The “Walmart of weed,” a Canadian medical marijuana dispensary called MedReleaf, is reportedly worth $2.6 billion dollars according to the company’s annual report released on August 16th. With over 450,000 active patients and an impressive revenue growth rate averaging at 30% per year;

Small cannabis entrepreneurs say they can't compete against ‘Walmart of weed'’



“The backbone of the nation is small enterprises,” said Sarah Grant, general manager of The Dispensary in Richmond.

The business began selling Delta-8-THC flower and vape cartridges last year. 

“It’s difficult to compete against the Walmart of cannabis,” Grant remarked. 

Grant claims that the recreational cannabis market’s lack of structure is difficult for small companies, and that her shop could never compete with lobbyists from larger cannabis firms. 

In the last four years, as Virginia legislators debated medicinal and recreational cannabis legislation, new lobbying clients, special interest organizations, and investors have joined the fray. Simple possession of cannabis was decriminalized in 2021, with early ambitions to legalize recreational cannabis by 2024 — however that idea fizzled in this year’s session. Parts of the legislation had to be reenacted or approved again the following year before becoming law, leaving potential sellers in uncertainty. 

The four firms authorised to service five health districts in Virginia are now favored by the market. There is presently no licensed firm in the Northwest health district. Only state-licensed businesses are permitted to establish medicinal cannabis shops in their jurisdiction.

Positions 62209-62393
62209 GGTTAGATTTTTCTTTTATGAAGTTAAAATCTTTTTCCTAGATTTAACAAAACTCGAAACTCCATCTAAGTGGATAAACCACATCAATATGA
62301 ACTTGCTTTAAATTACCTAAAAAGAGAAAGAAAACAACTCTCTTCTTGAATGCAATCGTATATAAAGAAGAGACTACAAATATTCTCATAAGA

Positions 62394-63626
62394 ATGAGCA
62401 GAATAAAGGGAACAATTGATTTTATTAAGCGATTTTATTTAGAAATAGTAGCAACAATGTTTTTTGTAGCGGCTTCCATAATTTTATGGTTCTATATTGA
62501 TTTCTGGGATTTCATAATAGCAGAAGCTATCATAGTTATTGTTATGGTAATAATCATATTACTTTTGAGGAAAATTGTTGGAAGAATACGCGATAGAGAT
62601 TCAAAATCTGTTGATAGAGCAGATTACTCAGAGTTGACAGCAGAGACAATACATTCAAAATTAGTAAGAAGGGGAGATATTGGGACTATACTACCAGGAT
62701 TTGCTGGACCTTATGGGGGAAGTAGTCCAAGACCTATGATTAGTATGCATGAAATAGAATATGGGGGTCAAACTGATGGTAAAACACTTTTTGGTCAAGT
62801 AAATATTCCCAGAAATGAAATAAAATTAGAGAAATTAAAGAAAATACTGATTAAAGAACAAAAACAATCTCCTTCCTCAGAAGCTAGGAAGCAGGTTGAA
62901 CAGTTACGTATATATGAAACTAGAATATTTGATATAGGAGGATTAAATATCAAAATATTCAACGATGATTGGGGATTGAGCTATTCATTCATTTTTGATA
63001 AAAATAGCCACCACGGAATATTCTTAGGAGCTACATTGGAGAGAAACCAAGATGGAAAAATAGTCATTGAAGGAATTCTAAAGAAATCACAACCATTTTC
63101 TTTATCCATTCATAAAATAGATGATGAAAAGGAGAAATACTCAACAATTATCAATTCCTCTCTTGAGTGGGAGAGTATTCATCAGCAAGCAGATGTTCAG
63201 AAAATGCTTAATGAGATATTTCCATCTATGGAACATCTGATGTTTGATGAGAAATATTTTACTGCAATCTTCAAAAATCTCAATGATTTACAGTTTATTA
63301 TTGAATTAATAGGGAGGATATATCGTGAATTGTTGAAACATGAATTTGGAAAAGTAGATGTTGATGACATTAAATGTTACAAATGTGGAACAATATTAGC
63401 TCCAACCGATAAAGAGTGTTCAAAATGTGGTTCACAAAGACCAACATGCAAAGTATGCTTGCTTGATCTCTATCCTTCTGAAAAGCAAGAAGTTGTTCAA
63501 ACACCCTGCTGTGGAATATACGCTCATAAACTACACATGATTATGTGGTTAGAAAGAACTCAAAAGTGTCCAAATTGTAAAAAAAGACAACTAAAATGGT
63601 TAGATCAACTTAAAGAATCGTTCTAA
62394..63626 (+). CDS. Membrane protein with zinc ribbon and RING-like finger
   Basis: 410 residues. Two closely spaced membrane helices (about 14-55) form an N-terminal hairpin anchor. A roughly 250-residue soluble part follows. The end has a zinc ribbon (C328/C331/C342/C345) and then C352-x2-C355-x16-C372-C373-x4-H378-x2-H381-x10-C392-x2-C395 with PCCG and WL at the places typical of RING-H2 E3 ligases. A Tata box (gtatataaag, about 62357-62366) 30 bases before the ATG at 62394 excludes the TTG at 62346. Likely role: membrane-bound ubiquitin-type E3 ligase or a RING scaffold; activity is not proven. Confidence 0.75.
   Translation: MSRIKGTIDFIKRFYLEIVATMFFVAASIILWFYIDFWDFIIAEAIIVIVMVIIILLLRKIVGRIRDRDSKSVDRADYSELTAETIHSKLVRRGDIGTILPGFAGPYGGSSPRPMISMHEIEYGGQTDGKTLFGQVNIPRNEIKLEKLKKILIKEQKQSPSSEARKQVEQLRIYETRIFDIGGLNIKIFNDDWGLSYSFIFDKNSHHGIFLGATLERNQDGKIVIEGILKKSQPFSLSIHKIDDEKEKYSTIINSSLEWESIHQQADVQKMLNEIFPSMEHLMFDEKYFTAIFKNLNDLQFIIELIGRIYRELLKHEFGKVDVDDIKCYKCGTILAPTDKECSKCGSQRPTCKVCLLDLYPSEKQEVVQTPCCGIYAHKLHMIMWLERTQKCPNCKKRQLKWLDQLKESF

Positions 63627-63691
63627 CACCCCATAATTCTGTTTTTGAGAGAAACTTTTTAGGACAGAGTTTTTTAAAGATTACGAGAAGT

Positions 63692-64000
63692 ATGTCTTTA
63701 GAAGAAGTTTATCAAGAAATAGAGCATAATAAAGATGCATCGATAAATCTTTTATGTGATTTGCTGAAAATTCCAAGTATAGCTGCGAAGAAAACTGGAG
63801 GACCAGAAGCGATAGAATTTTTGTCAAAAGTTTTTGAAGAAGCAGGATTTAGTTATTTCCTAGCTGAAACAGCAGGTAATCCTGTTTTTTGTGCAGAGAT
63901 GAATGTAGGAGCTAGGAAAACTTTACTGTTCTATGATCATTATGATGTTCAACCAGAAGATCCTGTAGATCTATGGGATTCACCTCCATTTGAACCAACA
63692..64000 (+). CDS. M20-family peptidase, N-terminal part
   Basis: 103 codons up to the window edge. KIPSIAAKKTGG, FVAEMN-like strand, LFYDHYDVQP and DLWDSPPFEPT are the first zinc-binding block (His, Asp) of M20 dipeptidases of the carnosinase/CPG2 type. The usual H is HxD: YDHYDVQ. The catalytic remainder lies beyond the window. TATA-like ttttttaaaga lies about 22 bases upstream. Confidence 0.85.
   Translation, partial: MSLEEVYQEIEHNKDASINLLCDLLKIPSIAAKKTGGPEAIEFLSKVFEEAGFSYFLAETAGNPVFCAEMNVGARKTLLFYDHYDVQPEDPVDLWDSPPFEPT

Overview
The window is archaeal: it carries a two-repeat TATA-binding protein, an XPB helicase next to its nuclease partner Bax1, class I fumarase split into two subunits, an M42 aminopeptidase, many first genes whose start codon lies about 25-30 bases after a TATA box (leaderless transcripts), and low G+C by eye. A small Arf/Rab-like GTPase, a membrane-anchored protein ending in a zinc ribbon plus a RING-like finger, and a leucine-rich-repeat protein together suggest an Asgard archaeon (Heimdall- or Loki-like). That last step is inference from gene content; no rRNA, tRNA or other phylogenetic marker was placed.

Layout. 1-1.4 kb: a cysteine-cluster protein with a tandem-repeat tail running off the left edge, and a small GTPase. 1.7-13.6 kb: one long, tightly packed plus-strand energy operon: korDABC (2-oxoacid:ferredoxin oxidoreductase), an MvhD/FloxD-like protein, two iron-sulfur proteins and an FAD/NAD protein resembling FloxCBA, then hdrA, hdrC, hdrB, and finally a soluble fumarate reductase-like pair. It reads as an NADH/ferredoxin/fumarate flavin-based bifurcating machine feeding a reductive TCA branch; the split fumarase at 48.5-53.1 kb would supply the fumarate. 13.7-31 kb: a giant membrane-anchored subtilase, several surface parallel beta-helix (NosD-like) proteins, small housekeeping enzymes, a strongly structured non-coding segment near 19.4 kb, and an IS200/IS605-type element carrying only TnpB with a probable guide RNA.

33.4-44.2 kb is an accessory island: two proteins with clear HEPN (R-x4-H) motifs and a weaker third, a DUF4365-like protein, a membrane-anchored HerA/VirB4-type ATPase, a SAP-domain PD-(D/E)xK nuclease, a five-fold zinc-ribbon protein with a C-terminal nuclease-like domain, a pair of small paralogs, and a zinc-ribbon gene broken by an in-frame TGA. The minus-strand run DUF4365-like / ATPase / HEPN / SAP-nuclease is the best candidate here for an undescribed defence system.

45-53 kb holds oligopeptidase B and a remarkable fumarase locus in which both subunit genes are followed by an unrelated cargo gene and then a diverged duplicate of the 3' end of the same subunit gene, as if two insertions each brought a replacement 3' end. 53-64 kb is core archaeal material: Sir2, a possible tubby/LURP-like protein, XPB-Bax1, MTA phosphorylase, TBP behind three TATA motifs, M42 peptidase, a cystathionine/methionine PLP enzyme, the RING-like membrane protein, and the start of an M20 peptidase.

Some of these businesses have amalgamated in order to grow their businesses and have more money to invest in Virginia politics. 

Stephen Farnsworth is the head of the University of Mary Washington’s Center for Leadership and Media Studies and a political science professor.

“Right now, the recreational marijuana sector is like the Wild West,” Farnsworth said. 

In Richmond, Virginia, a dispensary staffer is measuring flowers. Walker, Josephine.

According to a 2020 study by the Joint Legislative Audit and Review Commission, the state’s legislative watchdog body, the state’s commercial cannabis industry may generate $30 million to $60 million in tax revenue in the first year. Commercial cannabis sales, according to JLARC, may earn between $154 million and $308 million in tax revenue by the fifth year.

According to the 2020 U.S. Cannabis Report, Virginia’s unlawful recreational cannabis industry is anticipated to be the fourth largest in the country. Virginia’s market accounted for around $1.8 billion of the predicted $60 billion in illicit cannabis sales in the United States in 2020. 

According to Farnsworth, a rising business always has multiple affluent interests contending for the greatest position in the sector. 

“From the perspective of an elected politician, that implies a lot of people are trying to influence you,” Farnsworth said.